OK, I'm back. Miss me?
Last time I wrote to you I was buzzing out the door on my way to the airport. It was, as I left the office, 70 degrees - woo hoo! I savored the 90 seconds I was outside on my way to the cab stand. The cab driver was listening to talk radio. The topic was the history of Jello.
[I was going to write more on that, but I couldn't possibly do it justice.]
Arrival at Philly International Airport (note, we have not yet changed the name of our airport to commemorate a dead politician, dead native son/daughter, or dead movie star.) Anyway . . .
Arrival at airport: 1:20 p.m.
Arrival at Gate C18: 1:25 p.m.
Time of flight to Columbus: 3:30 p.m.
Amount of thrill experienced at prospect of waiting in airport for two hours: priceless
It took all of five minutes to walk from one end of Terminal B, go through security, stop in news-stand and decide that Martha's February issue on how to create the perfect valentine card out of home-made paper is too cloying to be purchased, and walk to the gate. I note that there is a 2:00 p.m. flight to Columbus that is directly across from my gate. I go up and explain that I am on a later flight, but would like to change - no problem. We board two minutes later - ah, the good old days of air travel when cutting it close was allowed and expected.
I was nervous, though. OK, so I'm normally not really comfortable on planes anyway, but I started having "what if" thoughts. What if the plane crashes and everyone thinks that I'm on the later flight? I did my usual superstitious aircraft boarding thing - I tap my purse against the right side of the plane next to the door as I enter. But not before I smiled as the man in front of me casually knocks twice, softly, on the doorframe as he entered. We all have our idiocyncracies.
I also count during take-off. Many years ago a colleague told me that most plane crashes occur during take-off, and usually within the first twenty seconds. Whether it's true or not, I don't know. But I count. To twenty. And usually again for good measure.
I read Attache magazine, the Useless Air guide to life and note a couple of interesting [I think] factoids:
The trend in hotels in no longer to have the military, square-cornered model of bed-making with the sheets and blankets tucked in all the way down the mattress. In response to guest comment cards, The Four Seasons chain has instituted changes:
"There is a bottom sheet which wraps completely around the mattress, then we've got a second sheet which is extra long. We make a foot fold in the second sheet at the bottom of the bed, which allows some extra room for the guest's feet. Then we put on the duvet, and then on top we have a top sheet. We do not tuck the bed in all down the side, we just tuck the corners."
Bravo, says I. Just the way I do it at home, with a foot fold at the bottom for the cat.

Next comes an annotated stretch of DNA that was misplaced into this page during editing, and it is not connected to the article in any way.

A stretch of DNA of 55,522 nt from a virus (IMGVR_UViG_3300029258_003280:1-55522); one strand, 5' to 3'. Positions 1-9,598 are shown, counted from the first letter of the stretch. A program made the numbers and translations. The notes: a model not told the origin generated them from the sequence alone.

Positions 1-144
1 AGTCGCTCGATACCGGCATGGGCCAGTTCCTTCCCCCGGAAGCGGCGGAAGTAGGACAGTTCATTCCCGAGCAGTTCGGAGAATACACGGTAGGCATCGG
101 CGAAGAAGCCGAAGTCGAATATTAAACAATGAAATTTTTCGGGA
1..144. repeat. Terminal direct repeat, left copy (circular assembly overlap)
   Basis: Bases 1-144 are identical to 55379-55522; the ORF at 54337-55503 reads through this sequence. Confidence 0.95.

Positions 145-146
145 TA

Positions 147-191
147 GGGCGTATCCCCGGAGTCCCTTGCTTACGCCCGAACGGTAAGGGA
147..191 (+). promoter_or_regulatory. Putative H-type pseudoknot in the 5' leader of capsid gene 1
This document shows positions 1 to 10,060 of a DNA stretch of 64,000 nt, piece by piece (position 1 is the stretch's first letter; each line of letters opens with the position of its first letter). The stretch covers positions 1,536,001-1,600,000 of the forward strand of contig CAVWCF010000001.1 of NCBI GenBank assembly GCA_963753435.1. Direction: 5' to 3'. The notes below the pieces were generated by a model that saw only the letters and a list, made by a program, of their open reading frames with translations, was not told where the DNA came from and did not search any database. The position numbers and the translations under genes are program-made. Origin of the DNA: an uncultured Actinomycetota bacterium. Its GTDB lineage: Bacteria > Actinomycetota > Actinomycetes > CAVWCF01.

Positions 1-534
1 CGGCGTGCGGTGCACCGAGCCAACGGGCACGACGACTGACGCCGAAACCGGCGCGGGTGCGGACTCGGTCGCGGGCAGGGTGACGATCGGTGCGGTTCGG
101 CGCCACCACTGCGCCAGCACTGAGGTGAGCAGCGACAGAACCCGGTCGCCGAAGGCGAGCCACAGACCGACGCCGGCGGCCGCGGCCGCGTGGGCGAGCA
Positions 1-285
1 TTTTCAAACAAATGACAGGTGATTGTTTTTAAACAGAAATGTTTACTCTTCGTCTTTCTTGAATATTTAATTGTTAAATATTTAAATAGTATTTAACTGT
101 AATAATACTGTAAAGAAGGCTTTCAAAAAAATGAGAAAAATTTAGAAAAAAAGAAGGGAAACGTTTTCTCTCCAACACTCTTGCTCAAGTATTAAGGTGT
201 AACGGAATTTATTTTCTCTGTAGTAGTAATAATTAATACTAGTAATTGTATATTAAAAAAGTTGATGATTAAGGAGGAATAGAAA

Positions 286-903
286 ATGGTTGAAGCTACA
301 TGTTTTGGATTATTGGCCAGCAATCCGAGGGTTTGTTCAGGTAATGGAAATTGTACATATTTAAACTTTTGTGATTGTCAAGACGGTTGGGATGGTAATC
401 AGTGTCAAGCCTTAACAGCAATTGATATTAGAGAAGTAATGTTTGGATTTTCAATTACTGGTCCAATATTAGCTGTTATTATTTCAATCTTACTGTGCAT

"Happy Birthday" is the most-performed musical work of the 20th Century. It was written and copyrighted by two sisters in 1893. In 1988, Warner Communications bought the rights to the song for an estimated $25 million. But that's OK, because the song brings Time Warner AOL an estimated $2 million a year in royalties. Every time it is performed in a for-profit public setting (like a movie), they get paid.
"Columbus Welcomes Ohio Township Association Winter Conference." So said the signs in our hotel. We believe they were wrong. It was actually, as identified by one of our colleagues, "The National Association of Yokels." We felt odd, out of place, incorrectly attired. Where were those bib overalls of mine?
I got on the elevator on the 1st floor to go to my room on the 10th floor. Apparently not every township in Ohio has elevators, because at the 3rd floor, a group of four looked in and held the door open. Here was the conversation:
Yokel One (holding door open): "Is this elevator going down?"
~ ~ ~
Me: "No, it's going up."
Yokels (together): "Oh."
(Door is still being held open).
Me: "You could press the down button and wait for another elevator."
Yokel Two: "What floor is this elevator going to?"
Elevator: "Beep, beep, beep. . ."
Yokel Two: "It will come down after that. We can just get on now."
(All four get on.)
Elevator: "Beep, beep, beep. . ."
Yokel One (still holding door open and looking into elevator foyer): "Hey Bill, we got an elevator."
Yokel Bill: "But it's going up."
Elevator: "BEEP, beep, beep. . ."
Yokel One: "But it will come back down then."
(Yokel Bill joins the group. The doors close. The elevator starts to go up.)
Yokel Three: "How far up will it go?"
Me (looking at lit button for 10th floor): [Silence.]
Quote du jour:
"If you die in an elevator,
be sure to push the UP button."
-- Sam Levenson (1911 - 1980)
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